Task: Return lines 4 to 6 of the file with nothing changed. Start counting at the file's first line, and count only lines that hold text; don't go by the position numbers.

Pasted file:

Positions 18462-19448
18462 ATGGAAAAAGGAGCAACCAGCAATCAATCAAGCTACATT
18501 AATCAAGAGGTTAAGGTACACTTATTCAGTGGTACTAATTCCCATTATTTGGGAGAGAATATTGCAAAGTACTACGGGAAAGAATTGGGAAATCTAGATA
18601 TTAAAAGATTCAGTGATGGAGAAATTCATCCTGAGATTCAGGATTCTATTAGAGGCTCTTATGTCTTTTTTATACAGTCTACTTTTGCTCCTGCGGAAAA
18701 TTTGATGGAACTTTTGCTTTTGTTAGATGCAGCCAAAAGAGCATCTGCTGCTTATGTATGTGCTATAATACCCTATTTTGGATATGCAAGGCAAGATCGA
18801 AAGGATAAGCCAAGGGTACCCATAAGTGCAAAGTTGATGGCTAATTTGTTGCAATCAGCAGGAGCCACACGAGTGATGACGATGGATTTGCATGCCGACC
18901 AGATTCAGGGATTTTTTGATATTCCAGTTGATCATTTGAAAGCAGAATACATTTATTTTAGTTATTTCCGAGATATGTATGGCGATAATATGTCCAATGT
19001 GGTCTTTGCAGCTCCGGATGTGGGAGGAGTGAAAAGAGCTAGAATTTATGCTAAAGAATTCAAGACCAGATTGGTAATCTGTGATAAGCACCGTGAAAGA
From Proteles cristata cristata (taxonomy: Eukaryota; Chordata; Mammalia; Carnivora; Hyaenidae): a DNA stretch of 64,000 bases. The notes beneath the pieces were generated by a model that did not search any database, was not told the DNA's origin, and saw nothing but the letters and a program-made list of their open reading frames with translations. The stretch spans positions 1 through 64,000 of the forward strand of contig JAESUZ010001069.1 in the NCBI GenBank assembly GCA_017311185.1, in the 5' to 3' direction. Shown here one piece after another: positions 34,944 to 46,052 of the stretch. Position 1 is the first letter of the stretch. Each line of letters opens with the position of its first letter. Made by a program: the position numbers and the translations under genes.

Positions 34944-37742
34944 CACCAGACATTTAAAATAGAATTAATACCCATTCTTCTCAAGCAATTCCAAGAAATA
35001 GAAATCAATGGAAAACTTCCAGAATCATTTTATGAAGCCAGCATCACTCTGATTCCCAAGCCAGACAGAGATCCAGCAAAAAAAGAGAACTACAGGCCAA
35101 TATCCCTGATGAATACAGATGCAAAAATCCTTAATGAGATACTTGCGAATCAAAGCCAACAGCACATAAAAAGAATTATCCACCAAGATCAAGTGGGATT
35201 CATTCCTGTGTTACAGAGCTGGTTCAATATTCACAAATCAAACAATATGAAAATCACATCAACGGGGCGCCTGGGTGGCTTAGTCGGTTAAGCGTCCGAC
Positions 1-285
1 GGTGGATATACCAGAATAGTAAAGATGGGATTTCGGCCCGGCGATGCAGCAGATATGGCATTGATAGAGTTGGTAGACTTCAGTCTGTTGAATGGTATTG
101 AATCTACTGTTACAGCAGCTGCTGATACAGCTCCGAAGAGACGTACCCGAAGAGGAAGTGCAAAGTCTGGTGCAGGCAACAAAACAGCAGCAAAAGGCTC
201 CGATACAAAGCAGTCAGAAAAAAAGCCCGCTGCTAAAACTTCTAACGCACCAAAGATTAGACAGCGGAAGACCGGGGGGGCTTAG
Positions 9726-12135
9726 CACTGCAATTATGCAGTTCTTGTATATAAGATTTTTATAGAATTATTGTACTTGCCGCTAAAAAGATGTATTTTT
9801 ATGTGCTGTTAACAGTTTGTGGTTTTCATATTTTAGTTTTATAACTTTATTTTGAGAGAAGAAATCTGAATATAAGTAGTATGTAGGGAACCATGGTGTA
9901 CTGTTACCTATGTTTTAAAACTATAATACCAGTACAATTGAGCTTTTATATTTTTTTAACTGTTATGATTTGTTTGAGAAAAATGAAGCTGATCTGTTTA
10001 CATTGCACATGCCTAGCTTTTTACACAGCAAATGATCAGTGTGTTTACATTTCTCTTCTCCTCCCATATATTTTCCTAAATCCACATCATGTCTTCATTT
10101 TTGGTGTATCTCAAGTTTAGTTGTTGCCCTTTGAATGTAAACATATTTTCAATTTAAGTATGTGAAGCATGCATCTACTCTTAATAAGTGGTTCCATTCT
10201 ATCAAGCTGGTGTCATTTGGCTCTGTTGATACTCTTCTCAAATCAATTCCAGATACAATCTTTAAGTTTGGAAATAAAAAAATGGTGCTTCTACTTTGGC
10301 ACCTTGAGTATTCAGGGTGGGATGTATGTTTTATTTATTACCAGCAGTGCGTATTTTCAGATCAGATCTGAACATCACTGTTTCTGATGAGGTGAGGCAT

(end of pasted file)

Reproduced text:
18601 TTAAAAGATTCAGTGATGGAGAAATTCATCCTGAGATTCAGGATTCTATTAGAGGCTCTTATGTCTTTTTTATACAGTCTACTTTTGCTCCTGCGGAAAA
18701 TTTGATGGAACTTTTGCTTTTGTTAGATGCAGCCAAAAGAGCATCTGCTGCTTATGTATGTGCTATAATACCCTATTTTGGATATGCAAGGCAAGATCGA
18801 AAGGATAAGCCAAGGGTACCCATAAGTGCAAAGTTGATGGCTAATTTGTTGCAATCAGCAGGAGCCACACGAGTGATGACGATGGATTTGCATGCCGACC